People v. RinconAnnotate this Case
603 P.2d 953 (1979)
The PEOPLE of the State of Colorado, Plaintiff-Appellee, v. Louis Ted RINCON, Edward Leo Apodaca, Therese Carmel Apodaca, Freida Mae Rincon, a/k/a Alfreda Rincon, Timothy Casias, and John Henry Wilburn, Defendants, and Vern V. Brook, d/b/a Brook Bail Bonds, Defendant-Appellant.
Colorado Court of Appeals, Div. II.
August 23, 1979.
Certiorari Denied December 17, 1979.
*954 Ware & Marroney, David E. Ware, Pueblo, for plaintiff-appellee.
No appearance for defendants.
Kettelkamp & Vento, P. C., W. C. Kettelkamp, Jr., Pueblo, Murphy, Morris & Susemihl, David H. Morris, Colorado Springs, for defendant-appellant.
ENOCH, Chief Judge.
Bail bondsman, Vern V. Brook, appeals from a judgment forfeiting the bail bond he had posted for defendant John Wilburn. We affirm.
On September 11, 1975, the court set bond for defendant Wilburn at $125,000 with three conditions: (1) that he appear in court on his case "whenever set," (2) that he report weekly to the probation department or as often as the department deemed necessary, and (3) that he not leave the state of Colorado without the consent of the probation department. On October 3, 1975, Wilburn posted the bond through one Gonzales, an agent of Brook Bail Bonds. Gonzales testified that he was unaware of any court-imposed conditions on the bond.
On January 13, 1976, Wilburn sought and received permission from the court to leave Colorado for a few days. He returned, and on April 30, 1976, he again requested the court's permission to leave the state. The court again granted the request. This time, however, Wilburn did not return, and he failed to appear at a scheduled court hearing on May 14, 1976. As a result, the court issued a bench warrant for his arrest and issued a notice and a citation to show cause why the bond should not be forfeited. The surety was not informed of either of the requests or of the orders granting permission to leave the state. After considering evidence and argument at a show cause hearing, the court entered judgment against Wilburn and "Vern Van Brook, d/b/a Brook Bail Bonds" in the amount of $125,000 plus costs.
Brook first contends that the trial court, by granting Wilburn permission to leave the state, substantially increased the risk to the surety without his knowledge or consent, thereby relieving the surety of liability under the bond. We disagree.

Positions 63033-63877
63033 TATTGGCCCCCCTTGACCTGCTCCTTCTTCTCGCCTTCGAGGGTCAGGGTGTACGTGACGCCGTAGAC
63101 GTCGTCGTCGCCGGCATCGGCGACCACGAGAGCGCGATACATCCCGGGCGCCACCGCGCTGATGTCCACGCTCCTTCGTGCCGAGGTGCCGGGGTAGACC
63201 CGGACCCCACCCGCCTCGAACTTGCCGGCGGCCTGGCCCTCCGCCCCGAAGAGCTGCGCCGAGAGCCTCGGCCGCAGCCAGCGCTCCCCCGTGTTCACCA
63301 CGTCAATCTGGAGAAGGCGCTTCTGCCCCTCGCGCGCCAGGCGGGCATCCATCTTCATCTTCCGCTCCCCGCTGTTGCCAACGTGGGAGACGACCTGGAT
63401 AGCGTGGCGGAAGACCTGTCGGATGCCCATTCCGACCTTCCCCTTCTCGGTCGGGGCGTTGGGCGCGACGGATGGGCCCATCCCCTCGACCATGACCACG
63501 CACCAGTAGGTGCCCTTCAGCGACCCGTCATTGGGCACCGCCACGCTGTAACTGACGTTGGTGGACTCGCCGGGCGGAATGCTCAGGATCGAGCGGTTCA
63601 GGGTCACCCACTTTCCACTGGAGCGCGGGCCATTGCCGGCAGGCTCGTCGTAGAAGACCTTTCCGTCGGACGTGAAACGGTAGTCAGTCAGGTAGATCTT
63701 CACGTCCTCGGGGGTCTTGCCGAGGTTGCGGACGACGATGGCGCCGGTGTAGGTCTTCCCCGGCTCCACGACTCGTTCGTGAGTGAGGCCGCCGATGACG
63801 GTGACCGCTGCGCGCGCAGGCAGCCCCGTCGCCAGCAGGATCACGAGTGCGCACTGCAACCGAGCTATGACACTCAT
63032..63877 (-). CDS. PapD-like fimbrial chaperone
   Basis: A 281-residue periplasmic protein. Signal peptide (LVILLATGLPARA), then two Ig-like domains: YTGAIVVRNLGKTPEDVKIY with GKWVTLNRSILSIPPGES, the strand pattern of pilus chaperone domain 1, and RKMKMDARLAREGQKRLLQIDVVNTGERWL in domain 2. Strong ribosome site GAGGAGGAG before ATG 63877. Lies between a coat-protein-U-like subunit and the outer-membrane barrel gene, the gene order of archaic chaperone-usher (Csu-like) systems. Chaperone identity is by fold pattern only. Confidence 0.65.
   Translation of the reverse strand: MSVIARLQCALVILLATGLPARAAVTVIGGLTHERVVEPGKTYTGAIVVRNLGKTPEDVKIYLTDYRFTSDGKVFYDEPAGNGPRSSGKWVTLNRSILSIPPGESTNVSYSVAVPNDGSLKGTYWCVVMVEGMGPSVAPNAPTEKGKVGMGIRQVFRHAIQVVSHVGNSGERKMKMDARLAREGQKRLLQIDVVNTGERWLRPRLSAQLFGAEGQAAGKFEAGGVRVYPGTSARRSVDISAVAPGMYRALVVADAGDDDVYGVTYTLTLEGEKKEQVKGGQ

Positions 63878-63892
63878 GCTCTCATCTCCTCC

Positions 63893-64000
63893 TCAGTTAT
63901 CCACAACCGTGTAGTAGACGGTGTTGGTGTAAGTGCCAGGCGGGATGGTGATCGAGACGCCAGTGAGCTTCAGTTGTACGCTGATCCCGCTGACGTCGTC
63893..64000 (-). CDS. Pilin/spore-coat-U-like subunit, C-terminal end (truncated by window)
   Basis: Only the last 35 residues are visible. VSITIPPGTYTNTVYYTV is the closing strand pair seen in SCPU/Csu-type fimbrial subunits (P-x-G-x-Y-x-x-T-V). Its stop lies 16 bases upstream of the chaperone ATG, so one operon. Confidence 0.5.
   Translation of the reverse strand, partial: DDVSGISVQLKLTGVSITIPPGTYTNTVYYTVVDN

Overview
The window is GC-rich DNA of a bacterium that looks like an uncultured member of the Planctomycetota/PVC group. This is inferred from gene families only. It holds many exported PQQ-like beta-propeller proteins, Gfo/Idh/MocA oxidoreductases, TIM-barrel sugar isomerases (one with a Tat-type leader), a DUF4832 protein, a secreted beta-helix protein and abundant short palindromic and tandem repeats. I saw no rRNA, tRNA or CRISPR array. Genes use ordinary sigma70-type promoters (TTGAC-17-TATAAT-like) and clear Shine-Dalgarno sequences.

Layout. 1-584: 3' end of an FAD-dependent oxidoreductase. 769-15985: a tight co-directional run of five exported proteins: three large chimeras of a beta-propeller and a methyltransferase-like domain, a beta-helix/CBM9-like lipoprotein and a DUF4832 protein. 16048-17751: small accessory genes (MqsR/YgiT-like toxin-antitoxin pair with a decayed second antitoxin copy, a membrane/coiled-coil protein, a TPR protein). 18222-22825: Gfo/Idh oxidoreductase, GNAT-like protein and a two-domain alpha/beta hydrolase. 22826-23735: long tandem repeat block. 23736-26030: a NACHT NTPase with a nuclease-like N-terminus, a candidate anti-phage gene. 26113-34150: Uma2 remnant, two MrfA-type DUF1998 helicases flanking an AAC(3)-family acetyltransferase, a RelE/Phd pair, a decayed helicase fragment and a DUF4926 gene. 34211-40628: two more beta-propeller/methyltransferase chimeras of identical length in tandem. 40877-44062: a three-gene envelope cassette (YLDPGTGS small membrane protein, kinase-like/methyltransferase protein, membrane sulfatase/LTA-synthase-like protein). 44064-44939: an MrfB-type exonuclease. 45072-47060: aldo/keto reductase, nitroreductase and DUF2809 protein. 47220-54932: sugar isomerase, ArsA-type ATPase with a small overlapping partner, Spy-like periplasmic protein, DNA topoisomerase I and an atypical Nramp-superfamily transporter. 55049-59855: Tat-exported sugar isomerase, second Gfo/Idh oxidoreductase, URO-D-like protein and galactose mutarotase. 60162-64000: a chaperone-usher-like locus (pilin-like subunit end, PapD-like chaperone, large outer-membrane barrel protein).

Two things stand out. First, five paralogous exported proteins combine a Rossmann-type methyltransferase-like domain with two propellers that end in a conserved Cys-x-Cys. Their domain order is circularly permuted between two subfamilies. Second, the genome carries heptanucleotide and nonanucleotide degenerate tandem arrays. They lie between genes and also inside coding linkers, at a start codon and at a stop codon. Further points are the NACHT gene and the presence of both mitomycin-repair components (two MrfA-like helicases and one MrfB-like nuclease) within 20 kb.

Surety bonds are treated as other contractual obligations, subject to the rules generally applicable to contracts. Rodriquez v. People, 191 Colo. 540, 554 P.2d 291 (1976). Therefore, any event, including an action of the court, which materially changes the condition of the contract, terminates the obligation of the surety is unaware of or refuses to consent to the *955 change. Rodriquez, supra; People v. Calloway, Colo.App., 577 P.2d 1109 (1978). See generally Stuyvesant Insurance Co. v. United States, 410 F.2d 524 (8th Cir. 1969).
The record here, however, does not support Brook's argument that the court materially altered the surety contract. Generally, unless the court orders or the surety stipulates otherwise, nothing prevents a defendant on bond from leaving the jurisdiction so long as he appears at all proceedings in his case. See § 16-4-103, C.R.S. 1973 (now in 1978 Repl. Vol. 8). Unlike the situation in People v. Calloway, supra, upon which Brook relies, the court here did not attempt to change the jurisdiction in which Wilburn was to appear, and, prior to the issuance of the bond, the court set up specific conditions under which Wilburn could leave the state. By requiring that Wilburn secure permission before leaving Colorado, the court restricted his freedom of movement, thereby reducing the risk that he would fail to appear. We find no merit in Brook's argument that the surety was not informed of the court's condition or the subsequent grant of permission. The condition was imposed prior to the posting of the bond by Gonzales, and the surety's failure to inform himself of existing bond conditions does not relieve him from responsibility under the bond obligation.
We do not agree with Brook's contention that because it was the court, not the probation department, that granted defendant permission to leave the state, there was a material increase in risk to the surety. An officer of the probation department acts as an aide to the court by making recommendations which the court may choose to accept or reject. See Smith v. People, 162 Colo. 558, 428 P.2d 69 (1967). In our view the court's having acted as the department could have acted does not constitute a material increase in risk to the surety.
Brook next argues that it was error for the trial court to hold him personally liable on the bond. We disagree.
Because there was some dispute as to Gonzales' authority to execute the bond, Brook filed a document with the trial court on May 14, 1976, which stated:"I, Vern V. Brook, d/b/a Brook Bail bonds, do hereby authorize Salvador Gonzales to execute a bail bond in the sum of $125,000.00 for and on behalf of John Henry Wilburn, Defendant herein above-named, guaranteeing said Defendant's appearance in the above-entitled actions when and where the Court may demand his appearance for trial or other disposition in the above-entitled cases."
There is evidence that Brook Bail Bonds is a subsidiary of Brook Enterprises, Inc., but the document does not show that Brook signed in any representative capacity. In the absence of evidence to the contrary, Brook's signature denotes personal, not corporate liability. See Sago v. Ashford, 145 Colo. 289, 358 P.2d 599 (1961). Thus the court was correct in assessing personal liability against Brook.
BERMAN and KELLY, JJ., concur.